In addition to this staff believes that Metrolink is losing $1.8 million dollars due to fare evasion. Starting by July 1st with the fare increase, Metrolink will aim to check every passenger’s ticket at least once including “Streetcarring passengers” which is checking passengers for tickets before they can enter the trains at Union Station. Doing this won’t cost any extra since Metrolink will use existing staff to step up ticket inspections. I can’t remember the last time my ticket was inspected on Metrolink. But if the fare evasion was so bad why has it taken so long to control it? Staff hopes to reduce the $1.8 million dollars in revenue loss by half with stepped up ticket inspection.
These actions go against the purpose of self service or proof of purchase ticketing. By eliminating barriers on trains and buses they can be loaded faster saving time and increasing productivity. By making regular random ticket inspections fare evasion is controlled. In fact with proper fines catching fare evaders increases revenue above what it is if everyone was honest. This has worked all over the world. Any problem Metrolink or LA Metro claims they are having with fare evaders is not with self service ticketing but from their failure to properly enforce ticket inspections. By stopping almost everyone for their tickets like in the old days will reduce the productivity of their service and customer satisfaction.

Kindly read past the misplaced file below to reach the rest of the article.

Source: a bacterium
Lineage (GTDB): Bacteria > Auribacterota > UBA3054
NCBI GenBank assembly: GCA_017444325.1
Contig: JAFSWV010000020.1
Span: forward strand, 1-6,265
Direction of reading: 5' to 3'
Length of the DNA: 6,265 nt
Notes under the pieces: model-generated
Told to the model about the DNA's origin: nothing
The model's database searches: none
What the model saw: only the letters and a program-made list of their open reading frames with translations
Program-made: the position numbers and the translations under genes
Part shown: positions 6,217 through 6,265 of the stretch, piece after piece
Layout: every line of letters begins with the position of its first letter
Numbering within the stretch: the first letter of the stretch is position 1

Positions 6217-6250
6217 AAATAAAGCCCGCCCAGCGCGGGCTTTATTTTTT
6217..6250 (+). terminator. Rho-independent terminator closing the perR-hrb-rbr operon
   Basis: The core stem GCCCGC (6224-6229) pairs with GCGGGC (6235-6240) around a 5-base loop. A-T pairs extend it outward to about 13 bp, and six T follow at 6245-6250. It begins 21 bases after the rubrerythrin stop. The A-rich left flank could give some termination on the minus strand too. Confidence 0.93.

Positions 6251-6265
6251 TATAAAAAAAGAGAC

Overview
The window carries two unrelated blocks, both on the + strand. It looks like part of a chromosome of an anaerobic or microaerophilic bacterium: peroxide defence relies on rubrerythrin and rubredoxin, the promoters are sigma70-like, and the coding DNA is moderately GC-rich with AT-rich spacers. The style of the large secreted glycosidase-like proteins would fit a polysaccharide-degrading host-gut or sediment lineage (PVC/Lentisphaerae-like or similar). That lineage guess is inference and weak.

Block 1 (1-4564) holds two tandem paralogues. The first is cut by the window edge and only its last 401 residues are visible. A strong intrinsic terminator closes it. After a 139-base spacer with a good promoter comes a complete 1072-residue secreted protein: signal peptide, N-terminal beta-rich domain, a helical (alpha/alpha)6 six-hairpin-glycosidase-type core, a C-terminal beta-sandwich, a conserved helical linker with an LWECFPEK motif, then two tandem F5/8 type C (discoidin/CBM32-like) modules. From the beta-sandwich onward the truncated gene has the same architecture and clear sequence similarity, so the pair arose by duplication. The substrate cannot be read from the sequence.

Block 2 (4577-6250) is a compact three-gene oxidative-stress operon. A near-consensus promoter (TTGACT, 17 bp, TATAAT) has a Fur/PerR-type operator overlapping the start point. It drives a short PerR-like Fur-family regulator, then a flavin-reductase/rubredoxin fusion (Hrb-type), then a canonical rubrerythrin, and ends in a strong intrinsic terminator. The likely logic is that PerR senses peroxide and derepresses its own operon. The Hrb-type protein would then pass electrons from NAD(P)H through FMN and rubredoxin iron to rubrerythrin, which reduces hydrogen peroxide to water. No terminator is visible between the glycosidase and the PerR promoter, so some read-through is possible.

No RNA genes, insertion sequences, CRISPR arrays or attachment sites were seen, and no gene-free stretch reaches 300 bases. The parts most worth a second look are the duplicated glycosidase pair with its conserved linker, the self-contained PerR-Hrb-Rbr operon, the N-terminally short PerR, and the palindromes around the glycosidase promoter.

So far these steps appear to reduce what was in April a $14.5 million shortfall but after belt tightening is now $10.2 million by no more than $5 million dollars. The member agencies controlling Metrolink will have to make up the difference. The problem with raising fares alone is that while it increases revenues, ridership goes down or ridership growth slows. Increased ridership can raise revenue while also increasing public support for rail service and increasing the value of having rail service.